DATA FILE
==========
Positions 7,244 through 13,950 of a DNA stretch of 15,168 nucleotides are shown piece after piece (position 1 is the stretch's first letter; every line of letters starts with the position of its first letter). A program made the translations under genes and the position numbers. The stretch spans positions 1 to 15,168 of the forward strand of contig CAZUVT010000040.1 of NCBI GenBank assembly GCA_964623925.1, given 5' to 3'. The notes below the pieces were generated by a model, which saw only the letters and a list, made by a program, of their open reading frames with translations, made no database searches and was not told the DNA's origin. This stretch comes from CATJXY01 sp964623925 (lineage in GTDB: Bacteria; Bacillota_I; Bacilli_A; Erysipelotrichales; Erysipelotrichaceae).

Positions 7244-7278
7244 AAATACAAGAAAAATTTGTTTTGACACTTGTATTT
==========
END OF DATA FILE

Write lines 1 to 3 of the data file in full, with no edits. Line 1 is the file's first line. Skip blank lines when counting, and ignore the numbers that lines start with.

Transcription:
Positions 7,244 through 13,950 of a DNA stretch of 15,168 nucleotides are shown piece after piece (position 1 is the stretch's first letter; every line of letters starts with the position of its first letter). A program made the translations under genes and the position numbers. The stretch spans positions 1 to 15,168 of the forward strand of contig CAZUVT010000040.1 of NCBI GenBank assembly GCA_964623925.1, given 5' to 3'. The notes below the pieces were generated by a model, which saw only the letters and a list, made by a program, of their open reading frames with translations, made no database searches and was not told the DNA's origin. This stretch comes from CATJXY01 sp964623925 (lineage in GTDB: Bacteria; Bacillota_I; Bacilli_A; Erysipelotrichales; Erysipelotrichaceae).

Positions 7244-7278
7244 AAATACAAGAAAAATTTGTTTTGACACTTGTATTT